When searching for jobs, shadowing other employees within your organization or reaching out to a company’s hiring manager for an informational interview can help you find the right fit.
“How [hiring managers] describe what they want from their employee versus what they put in a job description are often very different things,” Wells said.
Creating an online portfolio is another option to demonstrate your data science knowledge and skill set. With the UW Data Science program, students can tailor their final capstone project to showcase a collection of work with potential employers.
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Furthering Your Career With a Data Science Degree
The emergence of online degree programs has given a wider range of students more access to an education. This includes Ferrier’s wife, who went back to school online while she was raising their children as a stay-at-home mother.
“I find that a lot with our data science students,” Cox said. “They’re working a job or several jobs, have kids, and are fitting this in with their regular life.”
With the field of data science constantly evolving, the panel stressed the value of being a lifelong learner.
“Getting that data literacy can help you in any career, not just one that is a traditional data science career path,” Challoner said.
While online courses on LinkedIn Learning and Coursera are useful for supplemental learning, a master’s degree program will allow you to establish credibility and fully develop the technical skills needed in data science. The 100 percent online UW Master of Science in Data Science is a suitable option for those looking to advance their careers while having the flexibility to support any lifestyle.
Want to learn more about the UW Data Science program? Talk with an enrollment adviser by emailing firstname.lastname@example.org or calling 608-800-6762.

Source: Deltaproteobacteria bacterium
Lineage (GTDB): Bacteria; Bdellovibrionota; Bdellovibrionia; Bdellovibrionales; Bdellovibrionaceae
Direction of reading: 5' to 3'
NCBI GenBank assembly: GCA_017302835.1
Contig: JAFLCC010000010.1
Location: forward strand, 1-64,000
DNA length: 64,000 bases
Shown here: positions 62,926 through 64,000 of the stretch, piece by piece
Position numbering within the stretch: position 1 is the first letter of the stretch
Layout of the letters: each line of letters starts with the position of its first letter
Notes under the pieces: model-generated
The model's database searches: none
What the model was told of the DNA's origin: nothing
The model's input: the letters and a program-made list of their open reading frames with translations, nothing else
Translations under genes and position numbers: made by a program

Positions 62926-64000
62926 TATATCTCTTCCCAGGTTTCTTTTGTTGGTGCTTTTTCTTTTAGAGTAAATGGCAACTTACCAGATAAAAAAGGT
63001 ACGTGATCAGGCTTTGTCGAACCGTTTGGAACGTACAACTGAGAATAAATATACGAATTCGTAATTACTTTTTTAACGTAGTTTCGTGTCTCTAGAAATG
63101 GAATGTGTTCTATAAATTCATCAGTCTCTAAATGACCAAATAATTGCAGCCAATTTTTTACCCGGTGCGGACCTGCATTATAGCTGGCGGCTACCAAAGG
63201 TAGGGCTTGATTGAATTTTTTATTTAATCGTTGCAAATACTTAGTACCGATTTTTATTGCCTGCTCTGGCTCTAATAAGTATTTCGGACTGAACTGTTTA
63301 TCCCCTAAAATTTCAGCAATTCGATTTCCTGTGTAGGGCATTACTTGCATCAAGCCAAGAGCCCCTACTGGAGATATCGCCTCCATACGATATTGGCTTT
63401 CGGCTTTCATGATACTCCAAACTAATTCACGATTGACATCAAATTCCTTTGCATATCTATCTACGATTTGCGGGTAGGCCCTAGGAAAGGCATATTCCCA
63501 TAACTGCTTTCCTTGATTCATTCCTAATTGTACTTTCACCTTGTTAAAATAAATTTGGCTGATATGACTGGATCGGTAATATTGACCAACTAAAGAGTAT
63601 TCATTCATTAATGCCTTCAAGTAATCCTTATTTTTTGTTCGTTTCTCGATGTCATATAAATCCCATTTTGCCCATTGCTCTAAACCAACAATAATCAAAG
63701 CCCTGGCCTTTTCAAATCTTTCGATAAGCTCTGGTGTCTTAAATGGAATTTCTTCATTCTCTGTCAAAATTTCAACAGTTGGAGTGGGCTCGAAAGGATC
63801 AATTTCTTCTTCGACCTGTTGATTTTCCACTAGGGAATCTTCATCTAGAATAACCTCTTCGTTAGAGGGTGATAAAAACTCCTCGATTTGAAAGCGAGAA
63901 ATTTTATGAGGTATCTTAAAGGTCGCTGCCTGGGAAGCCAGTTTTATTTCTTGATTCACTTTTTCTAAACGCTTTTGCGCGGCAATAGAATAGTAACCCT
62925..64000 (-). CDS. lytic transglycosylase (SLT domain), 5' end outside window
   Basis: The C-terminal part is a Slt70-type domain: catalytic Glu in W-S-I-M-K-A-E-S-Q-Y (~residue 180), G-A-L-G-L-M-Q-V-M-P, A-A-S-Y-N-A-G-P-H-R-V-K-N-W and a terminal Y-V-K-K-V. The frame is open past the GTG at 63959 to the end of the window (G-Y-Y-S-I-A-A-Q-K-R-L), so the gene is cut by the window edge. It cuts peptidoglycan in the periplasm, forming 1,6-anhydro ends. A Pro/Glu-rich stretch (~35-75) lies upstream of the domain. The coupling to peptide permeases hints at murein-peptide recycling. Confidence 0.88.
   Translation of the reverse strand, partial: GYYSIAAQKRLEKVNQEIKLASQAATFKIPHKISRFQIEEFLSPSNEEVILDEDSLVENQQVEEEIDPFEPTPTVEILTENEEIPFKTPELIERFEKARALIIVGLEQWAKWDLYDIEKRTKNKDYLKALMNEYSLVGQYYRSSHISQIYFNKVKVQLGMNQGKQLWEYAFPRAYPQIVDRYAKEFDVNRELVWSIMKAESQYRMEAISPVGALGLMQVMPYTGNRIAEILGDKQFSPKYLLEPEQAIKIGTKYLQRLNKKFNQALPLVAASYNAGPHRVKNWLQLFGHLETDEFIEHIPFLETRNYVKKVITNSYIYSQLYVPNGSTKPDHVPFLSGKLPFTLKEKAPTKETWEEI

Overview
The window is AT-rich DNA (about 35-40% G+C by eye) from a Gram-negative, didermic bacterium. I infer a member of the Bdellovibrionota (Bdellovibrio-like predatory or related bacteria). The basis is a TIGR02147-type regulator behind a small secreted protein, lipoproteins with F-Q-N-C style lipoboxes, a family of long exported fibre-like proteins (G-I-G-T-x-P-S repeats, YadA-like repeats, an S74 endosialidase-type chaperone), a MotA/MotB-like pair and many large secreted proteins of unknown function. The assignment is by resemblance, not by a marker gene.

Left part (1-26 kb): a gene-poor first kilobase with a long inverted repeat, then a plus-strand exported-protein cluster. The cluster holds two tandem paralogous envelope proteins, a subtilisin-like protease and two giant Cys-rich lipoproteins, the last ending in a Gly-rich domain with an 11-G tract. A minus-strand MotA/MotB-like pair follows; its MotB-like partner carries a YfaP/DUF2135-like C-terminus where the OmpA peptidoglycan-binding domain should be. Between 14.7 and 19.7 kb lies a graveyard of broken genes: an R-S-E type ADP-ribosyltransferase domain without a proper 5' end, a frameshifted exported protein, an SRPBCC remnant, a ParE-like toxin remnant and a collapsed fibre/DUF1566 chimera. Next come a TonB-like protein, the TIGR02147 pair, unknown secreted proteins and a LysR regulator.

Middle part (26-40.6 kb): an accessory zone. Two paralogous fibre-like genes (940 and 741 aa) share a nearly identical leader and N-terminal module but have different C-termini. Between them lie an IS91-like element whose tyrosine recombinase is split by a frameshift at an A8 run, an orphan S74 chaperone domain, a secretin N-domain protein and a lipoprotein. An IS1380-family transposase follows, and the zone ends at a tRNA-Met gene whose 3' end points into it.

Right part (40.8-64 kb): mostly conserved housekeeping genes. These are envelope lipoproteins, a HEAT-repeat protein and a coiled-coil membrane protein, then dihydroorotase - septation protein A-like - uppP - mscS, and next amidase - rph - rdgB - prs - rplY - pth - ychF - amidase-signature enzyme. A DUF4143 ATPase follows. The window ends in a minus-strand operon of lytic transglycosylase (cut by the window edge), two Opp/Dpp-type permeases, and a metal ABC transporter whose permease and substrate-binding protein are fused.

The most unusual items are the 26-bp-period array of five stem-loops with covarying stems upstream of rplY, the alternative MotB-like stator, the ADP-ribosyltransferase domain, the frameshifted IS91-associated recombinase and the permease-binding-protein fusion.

The full webinar is available below:
About the Panel
Missy Wittmann | Data Solution Engineer at American Family Insurance
Over the past 36 years, Missy has worked several positions within the data space at American Family. Her passion for data led her to the Wisconsin Data Management Association (DAMA), where she was elected president and held board positions at the international level. Missy joined the UW Data Science Advisory Board to discuss the needs of the industry and ensure the program is aligned with the workforce.
Brent Ferrier | Principal Data Scientist at Oshkosh Corporation
A graduate of the UW Data Science program as well as an Advisory Board member, Brent is responsible for the strategy and implementation of data science initiatives at the Oshkosh Defense business unit at Oshkosh Corporation. A lifelong learner, Brent also has an MS in Cybersecurity from Georgia Tech and an MBA from UW-Parkside. His educational background in supply chain management and data regulations has further complemented his data science career.
Rebecca Wells | Director, Data and Analytics Enterprise Architecture at Trane Technologies
Rebecca develops the data and analytics vision at Trane Technologies, where she has worked for 20 years. This includes how the organization is structured as well as the process of turning analytics into data science. A graduate of the UW Data Science program, Rebecca was drawn to the field after developing an interest in visualization storytelling. She has since been able to combine her statistics and programming skills with her pre-existing business background.
Carolyn Challoner | Information Technology Instructor at Fox Valley Technical College
A 2018 graduate of the Data Science program, Carolyn is working to train the next generation of data scientists in Fox Valley Tech’s newly formed Data Specialist degree program. She has previously worked at IT and global marketing jobs throughout the Fox Valley region of Wisconsin, including Plexus, Miller Electric, and Kimberly-Clark.
Michael Paul | Senior Success Coach at UW Extended Campus
Michael has supported UW Data Science students since 2013, with a career in higher education spanning 15 years. As a success coach, Michael helps students improve their connectedness to the program, their home campus, and online resources.
Jennifer Cox | Academic Program Manager at UW Extended Campus
Jennifer has worked in research, project management, and information science at the University of Wisconsin System since 2007. She became the Academic Program Manager for the UW Data Science program after completing the MS in Data Science degree program in 2018. Jennifer’s greatest data science interest relates to the use of data in business strategy and decision making.